Tag Archive | MS

A Quiet 4th of July

world_spinningKen’s Multiple Sclerosis is a puzzling disease. Everyday is a surprise. Neither of us know whether he’ll have a day free of fatigue or one that is full of it. We hope the different holidays throughout the year will end  up being good days, but as time goes on, we’ve learned MS doesn’t care if we have plans or not.

The Fourth of July this year was a particularly bad day for him. In fact, he fought to keep his eyes open–literally. Not that he was tired. The muscles in his eye lids refused to work, no matter how hard he tried to fight them.

Needless to say, the downtown parade was out. He made me go to lunch at a friend’s home because we are invited every year, and she was expecting us. By evening, he still wasn’t feeling well enough to watch the fireworks–not even on television.

The day was a wash for him. I found myself very angry at the cruelness of his disease because no matter what he feels or thinks, the disease calls the shots. I suppose any serious diseases has the say-so too, but I’m not living with them. I am living with this. I want to shout, “It’s unfair!”

But this thing we call the human condition is not fair. We both accept this fact, so when these days come along, he rests, and I keep quiet and read. It’s called coping. It’s called love.Blog 3-31 003

MS Calls the Shots


This is your body with Multiple Sclerosis.

In Wisconsin we wait for warm weather all year. When it comes, we want to be outside enjoying the sun and breezy days, but unfortunately this is the time of year Ken and I find ourselves indoors keeping cool in the air conditioning.

Why? Not by choice that’s for sure! The hot weather of July takes the sap out of Ken. This behavior is typical for an MS patient who generally has trouble with fatigue, but when the heat comes along he or she becomes a puddle. Here’s what I’m talking about.

One day last week, Ken rose feeling energetic. He made himself breakfast, walked into the living room with the aid of his walker, and within a few minutes his eyes glassed over, and he collapsed in his chair. The next thing I knew, he was sound asleep for four hours. He slept so long, I began to worry there was really something more wrong than just being weary.

This is what life is like when you have MS or when you live with someone who does. Everyday is an adventure with this disease. Things can change from good to bad in a matter of minutes or a matter of days. Sometimes things stay status quo for months. The real challenge is to try to be ready for the next change. Through this uncertain journey, Ken and I have become pretty good at waiting for change.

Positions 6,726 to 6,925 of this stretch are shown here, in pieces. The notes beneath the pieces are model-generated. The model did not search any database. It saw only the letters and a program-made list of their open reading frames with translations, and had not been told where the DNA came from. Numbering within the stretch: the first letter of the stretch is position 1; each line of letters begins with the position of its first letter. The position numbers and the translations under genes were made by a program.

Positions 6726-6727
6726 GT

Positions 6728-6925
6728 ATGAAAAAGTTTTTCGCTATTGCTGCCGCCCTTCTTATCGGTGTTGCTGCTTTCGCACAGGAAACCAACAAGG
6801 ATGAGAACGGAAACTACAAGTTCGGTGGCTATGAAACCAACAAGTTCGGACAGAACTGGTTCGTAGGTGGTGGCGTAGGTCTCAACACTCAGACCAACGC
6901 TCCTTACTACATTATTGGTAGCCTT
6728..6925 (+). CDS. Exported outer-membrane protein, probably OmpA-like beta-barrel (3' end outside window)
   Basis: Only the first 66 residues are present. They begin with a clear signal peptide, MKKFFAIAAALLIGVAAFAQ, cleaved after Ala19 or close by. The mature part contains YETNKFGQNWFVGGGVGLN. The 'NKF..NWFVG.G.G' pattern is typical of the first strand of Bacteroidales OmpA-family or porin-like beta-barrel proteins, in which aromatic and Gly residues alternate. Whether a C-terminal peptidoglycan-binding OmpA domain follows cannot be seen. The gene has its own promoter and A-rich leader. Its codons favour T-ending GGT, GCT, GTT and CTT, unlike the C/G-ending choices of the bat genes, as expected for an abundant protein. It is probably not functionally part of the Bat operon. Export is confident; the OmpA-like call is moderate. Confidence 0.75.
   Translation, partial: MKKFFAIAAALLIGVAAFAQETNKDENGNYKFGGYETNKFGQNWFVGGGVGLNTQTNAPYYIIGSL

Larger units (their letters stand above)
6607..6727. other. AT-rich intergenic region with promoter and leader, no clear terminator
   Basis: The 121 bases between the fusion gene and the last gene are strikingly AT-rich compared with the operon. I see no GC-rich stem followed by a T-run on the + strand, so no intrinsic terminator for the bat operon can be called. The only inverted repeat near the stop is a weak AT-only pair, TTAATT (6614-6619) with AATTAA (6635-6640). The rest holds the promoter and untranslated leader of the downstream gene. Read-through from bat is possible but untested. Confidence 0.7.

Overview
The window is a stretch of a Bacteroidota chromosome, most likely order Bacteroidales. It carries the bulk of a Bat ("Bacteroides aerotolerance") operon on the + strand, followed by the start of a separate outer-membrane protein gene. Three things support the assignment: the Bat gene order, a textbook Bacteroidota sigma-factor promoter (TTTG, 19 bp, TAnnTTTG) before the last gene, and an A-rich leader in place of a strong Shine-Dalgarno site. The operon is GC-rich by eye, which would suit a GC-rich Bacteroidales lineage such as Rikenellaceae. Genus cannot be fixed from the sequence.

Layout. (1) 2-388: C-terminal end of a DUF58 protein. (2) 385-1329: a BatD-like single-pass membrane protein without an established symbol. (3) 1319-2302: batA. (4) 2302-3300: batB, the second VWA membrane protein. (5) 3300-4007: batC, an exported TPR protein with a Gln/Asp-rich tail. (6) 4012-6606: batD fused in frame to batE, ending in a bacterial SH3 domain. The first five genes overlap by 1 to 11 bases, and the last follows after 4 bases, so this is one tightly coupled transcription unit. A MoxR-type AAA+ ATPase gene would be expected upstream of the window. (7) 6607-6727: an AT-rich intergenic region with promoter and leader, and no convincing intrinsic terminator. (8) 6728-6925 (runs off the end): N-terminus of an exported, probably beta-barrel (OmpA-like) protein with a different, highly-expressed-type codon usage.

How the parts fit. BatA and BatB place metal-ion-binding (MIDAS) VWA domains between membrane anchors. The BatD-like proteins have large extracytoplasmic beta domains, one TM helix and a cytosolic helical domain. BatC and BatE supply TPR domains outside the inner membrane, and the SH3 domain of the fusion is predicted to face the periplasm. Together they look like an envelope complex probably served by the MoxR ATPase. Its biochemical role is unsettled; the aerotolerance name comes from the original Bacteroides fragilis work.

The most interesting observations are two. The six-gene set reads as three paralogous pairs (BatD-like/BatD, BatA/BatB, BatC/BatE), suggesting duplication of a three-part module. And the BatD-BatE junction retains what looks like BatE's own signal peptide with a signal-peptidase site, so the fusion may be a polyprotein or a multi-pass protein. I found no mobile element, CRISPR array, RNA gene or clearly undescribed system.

Living with a mystery everyday is not exciting. Sometimes I just want to throw a tantrum and scream, “This isn’t fair!”  I want to spend my summers with my love like we used to do. . . enjoying art fairs, family picnics, and an occasional day walking around at the zoo.  I’m not asking for much, only a little normalcy in warm weather.

That Four-Letter Word

Which wayAnother grey February day, but my spirits are bright. Snow is coming, but it doesn’t matter. Why? Because I finally found direction.

Yesterday afternoon Ken and I met with a representative from the ADRC — Aging and Disability Resource Center. It was a pleasant visit. Much more pleasant than I anticipated. I admit, some of the questions we had to answer were a little embarrassing, but at the end of the meeting, I felt lighter.

For those of you who’ve been reading my blog for a while, you know my pride gets in my way — on occasion. It’s in my DNA to be ashamed of defeat. It turns out my Grandfather had to accept “RELIEF” during the depression when he was fired from his job. For him, accepting money from the government to feed his family of eight was humiliating. He had fought for years to make it BIG in America as an Italian immigrant. But when both of us were backed into a corner for the sake of our family, we had to put our pride aside and ask for assistance. Liked Grandpa, I am backed into a corner, which gave me two choices, lay down and quit, or come out swinging. I chose the latter. And like Grandpa, I decided it was finally  time to fight for some help.

Ken’s MS and my long-term unemployment has destroyed our financial situation. And through the last three years, things have changed. Now, I must be home to care for him. He can no longer stay alone all day long, so full time employment is out of the question. Like everything complex, on one hand this is a curse, on the other it’s a blessing. After all, look at all the wonderful time we get to spend together.

As the ADRC  interview progressed, we found out we are eligible for financial assistance. We aren’t sure of the nuts and bolts of it all, and there’s TONS of paperwork to wade through, (it is the government, you know) and it will take time. But with guidance of helpful people and learning to utter that four-letter word, HELP, we will get some relief from some of the pressures we’ve been enduring for three years.

So, the next time you have a choice to yell, HELP! or keep quiet, I’m all for the yelling–now that I can utter the word out loud.

Saying that, just remember asking for HELP is a practiced behavior. Don’t beat yourself up if you can’t do it on the first try.